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Results: 18

Cervical cancer and use of hormonal contraceptives: a systematic review

This review concluded that longer durations of hormonal contraceptive use are associated with an increased risk of developing invasive or in situ cervical cancer. However, despite concerns about the review methodology and the variability of the studies, the authors' cautious conclusions seem reasonable given the data presented.

Database of Abstracts of Reviews of Effects (DARE): Quality-assessed Reviews [Internet] - Centre for Reviews and Dissemination (UK).

Version: 2003

Long-term risk of invasive cervical cancer after treatment of squamous cervical intraepithelial neoplasia

This review determined the occurrence of invasive cancer after treatment for cervical intraepithelial neoplasia (CIN) and the rate of post-treatment CIN. The authors found a persistently high long-term risk of invasive cervical cancer after treatment for CIN, whereas the rate of post-treatment CIN showed a steady decrease over time. The review has some methodological weaknesses but the authors' cautious conclusions appear reliable.

Database of Abstracts of Reviews of Effects (DARE): Quality-assessed Reviews [Internet] - Centre for Reviews and Dissemination (UK).

Version: 2006

Effectiveness of cervical cerclage for a sonographically shortened cervix: a systematic review and meta-analysis

This review assessed the effectiveness of cervical cerclage for a sonographically shortened cervix. The authors concluded that there is insufficient evidence to support the use of cervical cerclage. The authors' conclusions are appropriate based on the evidence presented.

Database of Abstracts of Reviews of Effects (DARE): Quality-assessed Reviews [Internet] - Centre for Reviews and Dissemination (UK).

Version: 2003

Elective cervical cerclage for prevention of preterm birth: a systematic review

This review assessed elective cervical cerclage for the prevention of pre-term birth. The authors concluded that the intervention was effective in preventing spontaneous pre-term birth before 34 weeks' gestation in comparison with standard treatment without cerclage. Overall, the authors' conclusion is consistent with the evidence reviewed and would appear to be robust.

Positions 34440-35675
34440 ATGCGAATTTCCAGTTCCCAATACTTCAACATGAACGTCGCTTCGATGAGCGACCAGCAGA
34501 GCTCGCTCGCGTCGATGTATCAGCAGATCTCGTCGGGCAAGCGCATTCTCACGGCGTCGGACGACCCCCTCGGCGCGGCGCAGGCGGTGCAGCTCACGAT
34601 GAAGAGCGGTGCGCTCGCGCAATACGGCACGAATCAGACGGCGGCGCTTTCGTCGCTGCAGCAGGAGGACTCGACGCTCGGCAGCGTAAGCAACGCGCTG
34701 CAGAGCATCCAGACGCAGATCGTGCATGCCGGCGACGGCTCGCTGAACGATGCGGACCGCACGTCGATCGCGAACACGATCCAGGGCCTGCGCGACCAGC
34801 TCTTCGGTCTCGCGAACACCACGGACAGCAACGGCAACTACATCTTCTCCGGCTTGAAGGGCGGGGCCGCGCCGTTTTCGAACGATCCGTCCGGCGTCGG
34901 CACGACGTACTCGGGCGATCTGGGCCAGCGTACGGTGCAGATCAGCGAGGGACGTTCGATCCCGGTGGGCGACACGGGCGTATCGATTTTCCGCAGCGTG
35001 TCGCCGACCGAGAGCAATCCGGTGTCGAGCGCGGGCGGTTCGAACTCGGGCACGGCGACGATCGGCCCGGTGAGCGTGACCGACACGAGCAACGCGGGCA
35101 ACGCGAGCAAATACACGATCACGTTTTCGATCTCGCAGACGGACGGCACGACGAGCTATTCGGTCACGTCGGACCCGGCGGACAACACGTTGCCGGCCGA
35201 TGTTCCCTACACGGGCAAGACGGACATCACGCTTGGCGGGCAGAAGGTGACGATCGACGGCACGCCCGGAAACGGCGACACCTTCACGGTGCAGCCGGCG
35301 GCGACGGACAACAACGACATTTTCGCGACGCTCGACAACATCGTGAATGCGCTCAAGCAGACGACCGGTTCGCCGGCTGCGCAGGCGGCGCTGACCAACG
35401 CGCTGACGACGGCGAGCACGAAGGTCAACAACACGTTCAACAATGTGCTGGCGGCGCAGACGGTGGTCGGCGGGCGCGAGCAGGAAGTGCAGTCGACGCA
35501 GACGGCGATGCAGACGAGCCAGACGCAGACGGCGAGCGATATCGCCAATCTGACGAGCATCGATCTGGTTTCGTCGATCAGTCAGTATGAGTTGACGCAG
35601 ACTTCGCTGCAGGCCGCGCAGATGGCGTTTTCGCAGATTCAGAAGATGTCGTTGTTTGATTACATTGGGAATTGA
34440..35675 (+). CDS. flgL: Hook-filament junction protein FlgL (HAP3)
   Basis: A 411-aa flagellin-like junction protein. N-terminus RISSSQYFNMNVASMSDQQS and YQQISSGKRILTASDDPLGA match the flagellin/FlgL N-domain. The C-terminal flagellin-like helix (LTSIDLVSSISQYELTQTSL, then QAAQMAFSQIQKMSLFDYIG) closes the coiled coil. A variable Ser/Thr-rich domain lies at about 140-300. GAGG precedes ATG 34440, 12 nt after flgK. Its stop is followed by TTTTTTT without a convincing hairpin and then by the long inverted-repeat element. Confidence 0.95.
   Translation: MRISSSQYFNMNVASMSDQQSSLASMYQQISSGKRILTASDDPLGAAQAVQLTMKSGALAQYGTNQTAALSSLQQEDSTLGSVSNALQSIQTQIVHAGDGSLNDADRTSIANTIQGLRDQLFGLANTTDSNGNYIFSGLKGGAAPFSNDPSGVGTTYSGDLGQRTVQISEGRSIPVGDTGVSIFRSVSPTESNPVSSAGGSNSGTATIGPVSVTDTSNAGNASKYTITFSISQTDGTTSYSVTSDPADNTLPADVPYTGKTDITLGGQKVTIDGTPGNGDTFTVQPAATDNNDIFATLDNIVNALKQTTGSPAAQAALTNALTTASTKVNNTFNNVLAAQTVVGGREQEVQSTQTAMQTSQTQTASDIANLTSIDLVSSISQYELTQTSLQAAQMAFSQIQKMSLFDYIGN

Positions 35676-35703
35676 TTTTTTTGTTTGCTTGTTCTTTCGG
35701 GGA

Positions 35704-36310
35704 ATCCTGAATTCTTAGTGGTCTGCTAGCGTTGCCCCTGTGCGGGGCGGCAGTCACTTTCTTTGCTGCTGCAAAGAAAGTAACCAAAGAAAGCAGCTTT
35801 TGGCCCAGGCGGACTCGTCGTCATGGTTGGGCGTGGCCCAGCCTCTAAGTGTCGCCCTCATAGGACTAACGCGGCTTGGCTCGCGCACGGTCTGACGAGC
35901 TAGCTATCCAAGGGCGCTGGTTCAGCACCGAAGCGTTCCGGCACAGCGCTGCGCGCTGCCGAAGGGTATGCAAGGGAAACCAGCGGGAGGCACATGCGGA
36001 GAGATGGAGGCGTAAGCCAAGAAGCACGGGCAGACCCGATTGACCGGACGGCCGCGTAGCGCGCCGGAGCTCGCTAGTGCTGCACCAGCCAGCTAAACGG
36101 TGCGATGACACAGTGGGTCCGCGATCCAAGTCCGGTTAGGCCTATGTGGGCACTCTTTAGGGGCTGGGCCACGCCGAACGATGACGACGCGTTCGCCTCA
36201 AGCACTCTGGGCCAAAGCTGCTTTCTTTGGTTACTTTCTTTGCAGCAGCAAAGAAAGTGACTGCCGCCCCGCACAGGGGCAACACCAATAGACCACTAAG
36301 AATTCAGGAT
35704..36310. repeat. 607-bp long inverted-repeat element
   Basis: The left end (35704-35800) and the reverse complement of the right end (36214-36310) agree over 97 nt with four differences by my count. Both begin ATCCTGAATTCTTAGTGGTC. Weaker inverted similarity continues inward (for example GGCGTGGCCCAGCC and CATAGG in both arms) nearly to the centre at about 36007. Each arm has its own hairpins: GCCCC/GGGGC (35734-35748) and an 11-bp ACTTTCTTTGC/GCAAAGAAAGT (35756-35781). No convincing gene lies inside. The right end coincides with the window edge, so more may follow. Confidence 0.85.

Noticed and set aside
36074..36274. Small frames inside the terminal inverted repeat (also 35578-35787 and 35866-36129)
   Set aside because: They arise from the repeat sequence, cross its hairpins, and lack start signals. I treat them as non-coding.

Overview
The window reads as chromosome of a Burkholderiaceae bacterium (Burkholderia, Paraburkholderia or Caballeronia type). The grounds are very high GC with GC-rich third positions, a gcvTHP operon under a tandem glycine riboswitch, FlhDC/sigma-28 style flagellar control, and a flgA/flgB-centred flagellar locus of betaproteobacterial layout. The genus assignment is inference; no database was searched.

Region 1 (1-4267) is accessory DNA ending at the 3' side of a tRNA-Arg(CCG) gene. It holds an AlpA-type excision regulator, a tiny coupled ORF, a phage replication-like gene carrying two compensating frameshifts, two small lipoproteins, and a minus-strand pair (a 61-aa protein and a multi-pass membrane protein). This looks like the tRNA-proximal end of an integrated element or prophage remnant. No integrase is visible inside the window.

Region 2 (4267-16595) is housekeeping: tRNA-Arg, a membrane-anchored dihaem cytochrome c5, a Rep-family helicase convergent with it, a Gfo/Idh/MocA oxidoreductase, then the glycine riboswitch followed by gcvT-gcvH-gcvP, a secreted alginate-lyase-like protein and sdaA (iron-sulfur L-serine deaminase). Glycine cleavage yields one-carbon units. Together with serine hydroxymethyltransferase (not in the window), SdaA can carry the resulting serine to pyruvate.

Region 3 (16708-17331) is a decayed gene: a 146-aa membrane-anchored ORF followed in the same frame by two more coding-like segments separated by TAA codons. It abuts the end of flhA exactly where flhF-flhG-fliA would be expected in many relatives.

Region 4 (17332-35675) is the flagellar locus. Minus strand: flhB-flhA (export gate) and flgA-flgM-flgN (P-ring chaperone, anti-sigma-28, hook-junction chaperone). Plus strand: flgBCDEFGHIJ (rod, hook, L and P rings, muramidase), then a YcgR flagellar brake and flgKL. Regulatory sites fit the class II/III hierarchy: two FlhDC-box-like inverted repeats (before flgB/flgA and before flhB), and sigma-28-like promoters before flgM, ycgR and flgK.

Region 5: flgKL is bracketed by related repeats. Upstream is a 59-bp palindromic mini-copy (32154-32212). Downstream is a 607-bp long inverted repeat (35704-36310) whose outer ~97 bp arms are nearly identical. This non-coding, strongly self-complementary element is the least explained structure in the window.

Database of Abstracts of Reviews of Effects (DARE): Quality-assessed Reviews [Internet] - Centre for Reviews and Dissemination (UK).

Version: 2003

Radiochemotherapy versus radiotherapy in locally advanced cervical cancer: a meta-analysis

This review found that the combination of radiotherapy with chemotherapy was associated with significant benefits in response rate and survival in women with locally advanced cervical cancer. The lack of clarity about the treatment regimens and lack of information on follow-up mean that the reliability of the authors' conclusions is unclear.

Database of Abstracts of Reviews of Effects (DARE): Quality-assessed Reviews [Internet] - Centre for Reviews and Dissemination (UK).

Version: 2011

Adjuvant phytotherapy in the treatment of cervical cancer: a systematic review and meta-analysis

This review compared conventional therapies versus adjuvant phytotherapy in treating patients with cervical cancer. The authors concluded that adjuvant phytotherapy may increase survival and tumour regression rates and decrease vesical complications, but that the results require verification. This cautious conclusion appears to reliably reflect limited evidence from the generally poor quality available trials.

Database of Abstracts of Reviews of Effects (DARE): Quality-assessed Reviews [Internet] - Centre for Reviews and Dissemination (UK).

Version: 2009

Ultrasound-predicated versus history-predicated cerclage in women at risk of cervical insufficiency: a systematic review

The authors concluded that comparable pregnancy outcomes were achievable following ultrasound- versus history-predicated cerclage in at-risk women; there was limited evidence on cerclage complications. Ultrasound reduced the number of required cerclages. This was a generally well-conducted review, but the authors conclusion was based on a small number of mixed-method study designs and should be treated with caution.

Database of Abstracts of Reviews of Effects (DARE): Quality-assessed Reviews [Internet] - Centre for Reviews and Dissemination (UK).

Version: 2008